My name is Anskar Lenzen and I am from Germany. Currently I study Wildlife Ecology & Wildlife Management in Vienna and on my social media platforms, I try to combine my knowledge for wildlife, nature and sustainability with my photography. Traveling is awesome but it has also a huge impact on our planet, which we should always be aware of. Through my Instagram account I try to raise awareness of things you can possibly do wrong while traveling and shooting as well as things you should do to lower your emission impact. 


In January my girlfriend and I were road tripping through all of Scotland. In my opinion, winter is the best time to visit this beautiful country. The roads are empty, the tourists are gone and everything is cheaper (including the camper van!). Roughly our tour went from Edinburgh over Glen Coe to the Isle of Skye. On Skye we spent three nights and continued driving through the North West Highlands until we reached the east coast. Plenty to see, plenty to shoot. Read this blog to find out which three locations were my favourites to photograph at! 


1. MV Dayspring Shipwreck in Corpach

Often the more unknown places are more teasing than the famous photography locations. The original plan was to shoot the Glenfinnan Viaduct on our way to the Eilean Donan Castle, which is well known from the Harry Potter movies. But we couldn’t make it in time (otherwise we would’ve missed the blue hour at the castle), thus we quickly examined our map trying to find a close-by spot. Eventually, it was a photography book of Scotland which led us to this beautiful old and rusty ship wreck, located in Corpach.

As I have never seen an image about this wreck on Instagram, I was excited to visit a photography location without being prejudiced. I didn’t have any picture or composition in mind so I could use my full creativity at this spot. In my opinion, this always bears the best results!

The wreck itself was built in 1975 and used as fishing vessel. After her last voyage she was moored to a pier in 2001 and ran aground in Corpach in 2011 due to a heavy storm. It has now become a “lost place” photography location with an interesting story behind it.

Photography tip: try to aim for a low perspective to avoid the houses in the background. The mountain Ben Nevis adds the perfect background to the composition!


2. Fairy Pools

The Fairy Pools are among the highlights on the Isle of Skye, and with good reason! On that specific day we didn’t really have great conditions in the morning, when hiking up to the famous Old Man of Storr. We had nearly no sight due to thick fog. When it brightened up on our way to the Fairy Pools, we got very excited. But to be honest we didn’t expect too much from the location and thought it would rather be a scenic hike through a fantastic landscape. But once we made it to the first waterfall we were absolutely overwhelmed by the beauty of this location.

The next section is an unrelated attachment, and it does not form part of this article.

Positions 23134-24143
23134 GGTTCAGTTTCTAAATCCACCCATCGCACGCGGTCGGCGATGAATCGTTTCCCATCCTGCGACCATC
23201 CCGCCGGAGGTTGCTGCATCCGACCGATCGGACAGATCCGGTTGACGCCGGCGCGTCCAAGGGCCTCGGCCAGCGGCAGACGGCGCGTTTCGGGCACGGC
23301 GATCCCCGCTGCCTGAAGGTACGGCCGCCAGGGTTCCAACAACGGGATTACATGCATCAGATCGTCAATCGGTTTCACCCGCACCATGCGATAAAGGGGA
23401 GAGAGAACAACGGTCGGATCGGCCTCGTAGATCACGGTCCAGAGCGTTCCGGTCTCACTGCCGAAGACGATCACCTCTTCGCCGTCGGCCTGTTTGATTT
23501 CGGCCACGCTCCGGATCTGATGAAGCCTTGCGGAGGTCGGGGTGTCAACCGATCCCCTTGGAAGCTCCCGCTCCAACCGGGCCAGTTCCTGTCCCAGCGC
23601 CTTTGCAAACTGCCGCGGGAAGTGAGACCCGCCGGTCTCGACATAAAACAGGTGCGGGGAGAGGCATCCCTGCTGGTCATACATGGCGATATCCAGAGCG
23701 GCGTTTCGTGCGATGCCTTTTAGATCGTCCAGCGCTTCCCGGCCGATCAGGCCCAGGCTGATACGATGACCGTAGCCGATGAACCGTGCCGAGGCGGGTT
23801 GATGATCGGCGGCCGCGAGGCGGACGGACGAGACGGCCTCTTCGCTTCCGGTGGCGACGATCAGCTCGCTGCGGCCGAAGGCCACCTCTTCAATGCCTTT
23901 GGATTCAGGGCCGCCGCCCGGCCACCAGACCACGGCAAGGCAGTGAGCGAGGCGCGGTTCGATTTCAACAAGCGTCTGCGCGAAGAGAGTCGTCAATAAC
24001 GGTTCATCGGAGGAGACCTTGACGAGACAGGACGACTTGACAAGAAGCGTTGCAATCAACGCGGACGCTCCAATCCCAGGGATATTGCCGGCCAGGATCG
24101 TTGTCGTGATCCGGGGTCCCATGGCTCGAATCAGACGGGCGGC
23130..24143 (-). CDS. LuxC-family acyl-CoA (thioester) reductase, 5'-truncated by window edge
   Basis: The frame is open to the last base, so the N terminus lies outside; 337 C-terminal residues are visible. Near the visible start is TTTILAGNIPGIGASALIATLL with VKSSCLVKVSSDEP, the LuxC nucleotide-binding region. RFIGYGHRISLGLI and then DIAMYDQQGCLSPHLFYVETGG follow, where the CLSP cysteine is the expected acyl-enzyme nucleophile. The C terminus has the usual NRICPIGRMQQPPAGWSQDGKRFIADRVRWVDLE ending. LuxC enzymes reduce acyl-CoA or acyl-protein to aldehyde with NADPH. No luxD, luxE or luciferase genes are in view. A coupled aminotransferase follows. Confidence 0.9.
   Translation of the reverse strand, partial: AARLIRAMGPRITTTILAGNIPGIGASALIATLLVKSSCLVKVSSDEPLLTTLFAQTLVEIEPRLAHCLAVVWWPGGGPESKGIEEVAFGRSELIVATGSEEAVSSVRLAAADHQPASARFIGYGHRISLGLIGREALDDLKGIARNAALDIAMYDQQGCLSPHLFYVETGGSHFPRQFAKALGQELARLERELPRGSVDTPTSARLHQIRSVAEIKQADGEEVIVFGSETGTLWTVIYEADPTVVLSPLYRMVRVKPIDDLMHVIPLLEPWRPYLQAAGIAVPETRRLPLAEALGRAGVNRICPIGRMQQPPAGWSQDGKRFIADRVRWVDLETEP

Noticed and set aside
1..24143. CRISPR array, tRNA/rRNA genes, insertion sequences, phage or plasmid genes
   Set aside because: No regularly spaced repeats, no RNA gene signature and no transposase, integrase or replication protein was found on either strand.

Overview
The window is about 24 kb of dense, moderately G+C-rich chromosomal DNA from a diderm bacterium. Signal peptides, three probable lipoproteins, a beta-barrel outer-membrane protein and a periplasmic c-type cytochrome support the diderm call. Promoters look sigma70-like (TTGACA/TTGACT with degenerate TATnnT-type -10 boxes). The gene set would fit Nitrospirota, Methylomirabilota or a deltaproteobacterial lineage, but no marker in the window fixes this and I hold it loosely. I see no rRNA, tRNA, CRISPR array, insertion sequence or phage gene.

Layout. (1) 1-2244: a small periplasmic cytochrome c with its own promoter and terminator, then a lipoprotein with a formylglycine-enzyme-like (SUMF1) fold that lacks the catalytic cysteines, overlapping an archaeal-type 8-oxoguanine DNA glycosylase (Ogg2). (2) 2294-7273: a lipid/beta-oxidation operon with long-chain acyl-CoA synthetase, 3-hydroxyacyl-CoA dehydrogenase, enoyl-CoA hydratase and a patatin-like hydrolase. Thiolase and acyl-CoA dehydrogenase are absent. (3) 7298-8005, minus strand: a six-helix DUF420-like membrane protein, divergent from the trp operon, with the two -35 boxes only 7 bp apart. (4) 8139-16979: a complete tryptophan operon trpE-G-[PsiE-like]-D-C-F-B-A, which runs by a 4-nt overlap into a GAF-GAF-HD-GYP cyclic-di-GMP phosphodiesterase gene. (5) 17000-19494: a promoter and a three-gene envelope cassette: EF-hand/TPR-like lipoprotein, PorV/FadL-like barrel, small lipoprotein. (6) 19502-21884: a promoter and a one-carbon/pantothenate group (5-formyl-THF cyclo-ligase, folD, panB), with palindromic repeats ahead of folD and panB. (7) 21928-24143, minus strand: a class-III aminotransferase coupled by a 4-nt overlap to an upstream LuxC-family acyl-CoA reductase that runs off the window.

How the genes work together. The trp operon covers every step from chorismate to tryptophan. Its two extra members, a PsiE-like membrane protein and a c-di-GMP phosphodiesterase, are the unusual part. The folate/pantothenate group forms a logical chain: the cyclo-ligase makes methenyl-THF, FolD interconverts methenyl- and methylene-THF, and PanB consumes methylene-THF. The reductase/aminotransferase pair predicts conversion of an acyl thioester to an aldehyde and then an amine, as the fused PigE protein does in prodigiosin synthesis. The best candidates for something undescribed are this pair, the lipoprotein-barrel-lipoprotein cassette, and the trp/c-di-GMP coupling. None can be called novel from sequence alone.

The rocky landscape, the orange and black colours and the low hanging clouds made the atmosphere unforgettable and absolutely Scottish. We were utterly enchanted by this landscape resulting in an immediate change of plans of staying longer at the pools and skipping our sunset location.
And it was one of the best decisions we made on that trip! The further we hiked upstream the wilder and rawer the landscape would get. It would look spectacular, both from the ground and from the air. 

After spending around two to three hours along the pools we headed back to the parking lot. And, as unpredictable and ever-changing Scotland is, a heavy rain soaked us on our way back to the car. But it was definitely worth it!

Photography tip: if you are into long exposures you can run riot here! Make sure to go down to the river every here and there (as long as it is safe!) to achieve a more unique angle. 


3. Duncansby Head

I know that Scotland is all about highlands but put the coastline on your list if you have enough time! It has some spectacular cliffs and lighthouses to offer, which can easily keep pace with the raw landscape of the highlands. We spent the night in our camper van on the empty parking spot at the light house. Yet it was still a half hour hike to the Stacks of Duncansby, our spot for the sunrise. And what a sunrise it was! In fact, it was the only sunrise we had on our road trip trough Scotland. But that’s alright, because the moody clouds really fit into the Scottish landscapes and enable you to shoot during the day as well. My tip is to be at the stacks in time to shoot the sunrise and then work your way back to the lighthouse with some great and soft morning light at your back. . 

Photography tip: try to aim for a scale at this spot, the stacks are huge and often they look rather small on pictures. But safety first!



Check out his profiles for more!

INSTAGRAM: (@anskar.lenzen) 

FACEBOOK: (@againstthelightlandscapes)




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